# difficult question

Joined Mar 29, 2009
1
why phase-ground voltage = phase-neutral + ground-neutral Voltage ?

#### BillB3857

Joined Feb 28, 2009
2,493
The voltage drop due to current through the neutral is what generates the ground-neutral voltage. Ground should always be ZERO volts. Neutral may be slightly above ZERO at the load due to the IR drop in the wire.

#### thatoneguy

Joined Feb 19, 2009
6,349
In an unbalanced 3 phase system, there will be a difference between neutral and ground. Same for a single phase system.

#### peajay

Joined Dec 10, 2005
67
why phase-ground voltage = phase-neutral + ground-neutral Voltage ?

Shouldn't that be like this?

phase-ground = phase-neutral + neutral-ground

Just write it mathematically:

(p - g) = (p - n) + (n - g)

Then remove the parenthesis...

p - g = p - n + n - g

...and re-arrange the terms...

p - g = p - g + n - n

...and remove the unnecessary "+ n - n" at the end...

p - g = p - g

...and then it is rather obvious why they are the same.

#### thatoneguy

Joined Feb 19, 2009
6,349
why phase-ground voltage = phase-neutral + ground-neutral Voltage ?

Shouldn't that be like this?

phase-ground = phase-neutral + neutral-ground

Just write it mathematically:

(p - g) = (p - n) + (n - g)

Then remove the parenthesis...

p - g = p - n + n- g

...and re-arrange the terms...

p - g = p - g + n - n
You missed a spot in math. After removing parenthesis, you arrive back at p-g = p-g

Treating them as mathematical variables means they are the same thing, but they aren't.

Current flows through the neutral wire, it does NOT normally flow through ground wire.

#### peajay

Joined Dec 10, 2005
67
Treating them as mathematical variables means they are the same thing, but they aren't.

Sure they are. Measuring the relative voltage between two points is finding the difference in the absolute voltages of those two points, even if we can't easily know what those absolute voltages are. The phase has an absolute voltage, the neutral has an absolute voltage, and the difference between those two voltages is the phase-neutral voltage, which is p - n, which is the difference between two numbers, p and n.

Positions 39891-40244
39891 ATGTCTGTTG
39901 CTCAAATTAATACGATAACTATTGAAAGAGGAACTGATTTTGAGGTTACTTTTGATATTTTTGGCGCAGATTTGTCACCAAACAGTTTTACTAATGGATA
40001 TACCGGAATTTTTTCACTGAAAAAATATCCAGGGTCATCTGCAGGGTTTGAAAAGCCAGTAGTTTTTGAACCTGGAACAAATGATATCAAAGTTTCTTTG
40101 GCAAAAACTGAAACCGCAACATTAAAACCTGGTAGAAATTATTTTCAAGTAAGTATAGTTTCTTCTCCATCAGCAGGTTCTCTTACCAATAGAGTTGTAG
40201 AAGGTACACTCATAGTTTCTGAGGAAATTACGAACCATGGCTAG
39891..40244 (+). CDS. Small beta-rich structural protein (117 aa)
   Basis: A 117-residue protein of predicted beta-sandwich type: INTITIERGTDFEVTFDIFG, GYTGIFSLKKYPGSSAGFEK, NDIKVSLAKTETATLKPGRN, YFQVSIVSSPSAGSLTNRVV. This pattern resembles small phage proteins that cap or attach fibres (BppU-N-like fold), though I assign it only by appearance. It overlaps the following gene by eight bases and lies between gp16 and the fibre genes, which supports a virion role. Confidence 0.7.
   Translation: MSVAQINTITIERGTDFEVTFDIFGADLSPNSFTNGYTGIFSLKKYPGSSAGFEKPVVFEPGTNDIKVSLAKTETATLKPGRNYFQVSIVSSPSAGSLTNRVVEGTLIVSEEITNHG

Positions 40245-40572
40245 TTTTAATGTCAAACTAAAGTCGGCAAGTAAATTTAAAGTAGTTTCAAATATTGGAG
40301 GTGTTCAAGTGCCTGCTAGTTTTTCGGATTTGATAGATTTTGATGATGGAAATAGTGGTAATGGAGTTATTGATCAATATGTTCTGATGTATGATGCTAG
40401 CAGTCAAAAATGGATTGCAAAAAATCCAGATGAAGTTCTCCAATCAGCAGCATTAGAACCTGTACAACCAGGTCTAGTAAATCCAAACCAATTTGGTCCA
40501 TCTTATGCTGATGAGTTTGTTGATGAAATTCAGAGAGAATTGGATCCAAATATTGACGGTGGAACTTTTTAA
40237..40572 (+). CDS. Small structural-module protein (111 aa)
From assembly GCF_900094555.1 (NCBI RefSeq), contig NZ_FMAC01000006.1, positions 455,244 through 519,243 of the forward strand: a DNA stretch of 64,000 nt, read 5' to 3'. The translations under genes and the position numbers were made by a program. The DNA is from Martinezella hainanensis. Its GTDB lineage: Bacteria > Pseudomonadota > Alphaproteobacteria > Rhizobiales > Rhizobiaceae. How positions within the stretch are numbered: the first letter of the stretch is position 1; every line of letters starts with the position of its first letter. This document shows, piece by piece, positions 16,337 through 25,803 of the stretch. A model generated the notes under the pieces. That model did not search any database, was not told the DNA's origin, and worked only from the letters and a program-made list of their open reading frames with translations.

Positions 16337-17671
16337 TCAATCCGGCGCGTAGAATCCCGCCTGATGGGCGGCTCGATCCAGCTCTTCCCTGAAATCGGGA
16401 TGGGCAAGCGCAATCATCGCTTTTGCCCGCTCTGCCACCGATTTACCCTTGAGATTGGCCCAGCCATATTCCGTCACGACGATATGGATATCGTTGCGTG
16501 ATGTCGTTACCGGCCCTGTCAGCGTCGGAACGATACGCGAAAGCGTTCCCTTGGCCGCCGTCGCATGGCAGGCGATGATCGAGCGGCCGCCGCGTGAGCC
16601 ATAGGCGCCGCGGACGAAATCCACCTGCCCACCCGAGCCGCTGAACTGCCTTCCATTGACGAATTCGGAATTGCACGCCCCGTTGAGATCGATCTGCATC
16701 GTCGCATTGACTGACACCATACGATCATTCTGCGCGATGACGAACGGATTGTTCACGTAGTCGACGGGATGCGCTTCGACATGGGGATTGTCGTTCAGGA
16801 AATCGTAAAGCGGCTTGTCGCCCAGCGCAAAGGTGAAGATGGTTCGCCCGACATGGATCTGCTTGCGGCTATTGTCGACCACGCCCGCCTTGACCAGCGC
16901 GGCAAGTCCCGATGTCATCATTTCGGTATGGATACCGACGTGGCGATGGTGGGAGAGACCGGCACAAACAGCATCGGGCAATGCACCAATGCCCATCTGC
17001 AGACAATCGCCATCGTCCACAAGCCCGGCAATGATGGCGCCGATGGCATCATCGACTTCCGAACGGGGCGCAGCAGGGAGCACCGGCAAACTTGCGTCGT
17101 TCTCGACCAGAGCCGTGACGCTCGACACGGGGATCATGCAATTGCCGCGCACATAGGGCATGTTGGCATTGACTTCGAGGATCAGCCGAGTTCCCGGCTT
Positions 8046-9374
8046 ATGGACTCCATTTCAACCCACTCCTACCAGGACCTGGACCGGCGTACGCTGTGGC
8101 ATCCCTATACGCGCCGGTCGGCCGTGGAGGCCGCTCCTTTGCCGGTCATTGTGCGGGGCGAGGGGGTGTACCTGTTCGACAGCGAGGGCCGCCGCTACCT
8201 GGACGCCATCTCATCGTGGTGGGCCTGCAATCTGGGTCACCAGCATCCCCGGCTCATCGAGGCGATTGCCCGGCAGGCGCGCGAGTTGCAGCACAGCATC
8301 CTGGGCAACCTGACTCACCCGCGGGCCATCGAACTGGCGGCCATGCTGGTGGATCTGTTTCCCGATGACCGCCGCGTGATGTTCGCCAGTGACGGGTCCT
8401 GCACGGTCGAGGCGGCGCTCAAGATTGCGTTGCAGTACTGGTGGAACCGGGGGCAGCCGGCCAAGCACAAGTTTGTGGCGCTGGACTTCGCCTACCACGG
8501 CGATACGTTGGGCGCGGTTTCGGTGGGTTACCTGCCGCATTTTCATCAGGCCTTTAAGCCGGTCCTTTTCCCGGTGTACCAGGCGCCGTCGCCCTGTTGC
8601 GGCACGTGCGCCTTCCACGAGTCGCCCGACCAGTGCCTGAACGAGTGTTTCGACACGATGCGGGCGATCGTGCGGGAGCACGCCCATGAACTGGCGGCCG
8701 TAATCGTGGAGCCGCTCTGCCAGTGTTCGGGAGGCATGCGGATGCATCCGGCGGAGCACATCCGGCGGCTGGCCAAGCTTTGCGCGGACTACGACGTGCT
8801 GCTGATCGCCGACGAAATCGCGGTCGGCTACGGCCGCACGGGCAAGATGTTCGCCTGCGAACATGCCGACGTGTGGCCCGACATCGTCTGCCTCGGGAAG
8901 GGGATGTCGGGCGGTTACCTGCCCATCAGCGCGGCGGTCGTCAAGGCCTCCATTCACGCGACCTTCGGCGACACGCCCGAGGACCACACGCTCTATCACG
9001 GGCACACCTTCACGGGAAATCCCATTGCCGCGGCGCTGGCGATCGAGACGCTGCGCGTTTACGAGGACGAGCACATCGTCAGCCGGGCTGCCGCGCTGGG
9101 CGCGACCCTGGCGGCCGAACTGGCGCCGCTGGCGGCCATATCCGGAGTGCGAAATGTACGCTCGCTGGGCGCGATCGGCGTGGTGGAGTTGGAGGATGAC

Current flows through the neutral wire, it does NOT normally flow through ground wire.

Why is that relevant to a formula about voltages?

#### thatoneguy

Joined Feb 19, 2009
6,349
If zero current was flowing, and there are no faults, they would be the same. If current is flowing, you get a different answer.

In a normal operating circuit, use a house for example, current flows through the neutral and hot conductors equally, all current in hot should equal all current in the neutral. NO current flows in ground wire if there isn't a fault.

Copper has resistance, so any current through it creates a voltage drop. Since there is a voltage drop in the neutral wire and not in the hot, the two are not at the same potential when current is flowing.

Joined Mar 28, 2009
12
if there is unbalanced operation due to (unbalanced generation,unbalanced loads,L-L faults and other causes of Vn ~= 0, there would be a difference between Vn & Vg
Note: V(ground) may not be zero ,All addition processes are Vectorial

#### BillB3857

Joined Feb 28, 2009
2,493
Note: V(ground) may not be zero
If we are talking about power distribution, such as to a receptacle, then ground should always be zero volts, assuming no faults, since it is there only as a safety, not a normal current path. That is the job of the neutral line. True, both wires may tie to the same buss bar in the distribution box but that same bar should, by code, be tied to a driven ground rod, therefore zero volts.The original question, I assumed, (yes, we know what that means),was that measurements were taken at the load point.